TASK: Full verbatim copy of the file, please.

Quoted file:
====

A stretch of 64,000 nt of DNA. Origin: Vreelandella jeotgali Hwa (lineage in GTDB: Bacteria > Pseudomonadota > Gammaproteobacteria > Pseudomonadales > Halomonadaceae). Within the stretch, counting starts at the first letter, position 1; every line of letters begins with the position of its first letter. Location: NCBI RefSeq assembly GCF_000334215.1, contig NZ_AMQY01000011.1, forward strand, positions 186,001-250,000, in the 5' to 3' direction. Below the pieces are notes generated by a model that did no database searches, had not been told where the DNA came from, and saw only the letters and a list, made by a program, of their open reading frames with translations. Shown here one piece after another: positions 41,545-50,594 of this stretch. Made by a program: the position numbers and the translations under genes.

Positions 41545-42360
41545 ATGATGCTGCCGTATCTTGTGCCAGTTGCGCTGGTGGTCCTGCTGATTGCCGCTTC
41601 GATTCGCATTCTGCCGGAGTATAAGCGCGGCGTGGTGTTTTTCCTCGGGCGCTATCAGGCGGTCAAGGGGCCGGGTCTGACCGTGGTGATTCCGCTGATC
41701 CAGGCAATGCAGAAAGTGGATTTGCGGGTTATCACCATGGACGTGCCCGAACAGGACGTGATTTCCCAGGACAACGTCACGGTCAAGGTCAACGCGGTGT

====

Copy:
A stretch of 64,000 nt of DNA. Origin: Vreelandella jeotgali Hwa (lineage in GTDB: Bacteria > Pseudomonadota > Gammaproteobacteria > Pseudomonadales > Halomonadaceae). Within the stretch, counting starts at the first letter, position 1; every line of letters begins with the position of its first letter. Location: NCBI RefSeq assembly GCF_000334215.1, contig NZ_AMQY01000011.1, forward strand, positions 186,001-250,000, in the 5' to 3' direction. Below the pieces are notes generated by a model that did no database searches, had not been told where the DNA came from, and saw only the letters and a list, made by a program, of their open reading frames with translations. Shown here one piece after another: positions 41,545-50,594 of this stretch. Made by a program: the position numbers and the translations under genes.

Positions 41545-42360
41545 ATGATGCTGCCGTATCTTGTGCCAGTTGCGCTGGTGGTCCTGCTGATTGCCGCTTC
41601 GATTCGCATTCTGCCGGAGTATAAGCGCGGCGTGGTGTTTTTCCTCGGGCGCTATCAGGCGGTCAAGGGGCCGGGTCTGACCGTGGTGATTCCGCTGATC
41701 CAGGCAATGCAGAAAGTGGATTTGCGGGTTATCACCATGGACGTGCCCGAACAGGACGTGATTTCCCAGGACAACGTCACGGTCAAGGTCAACGCGGTGT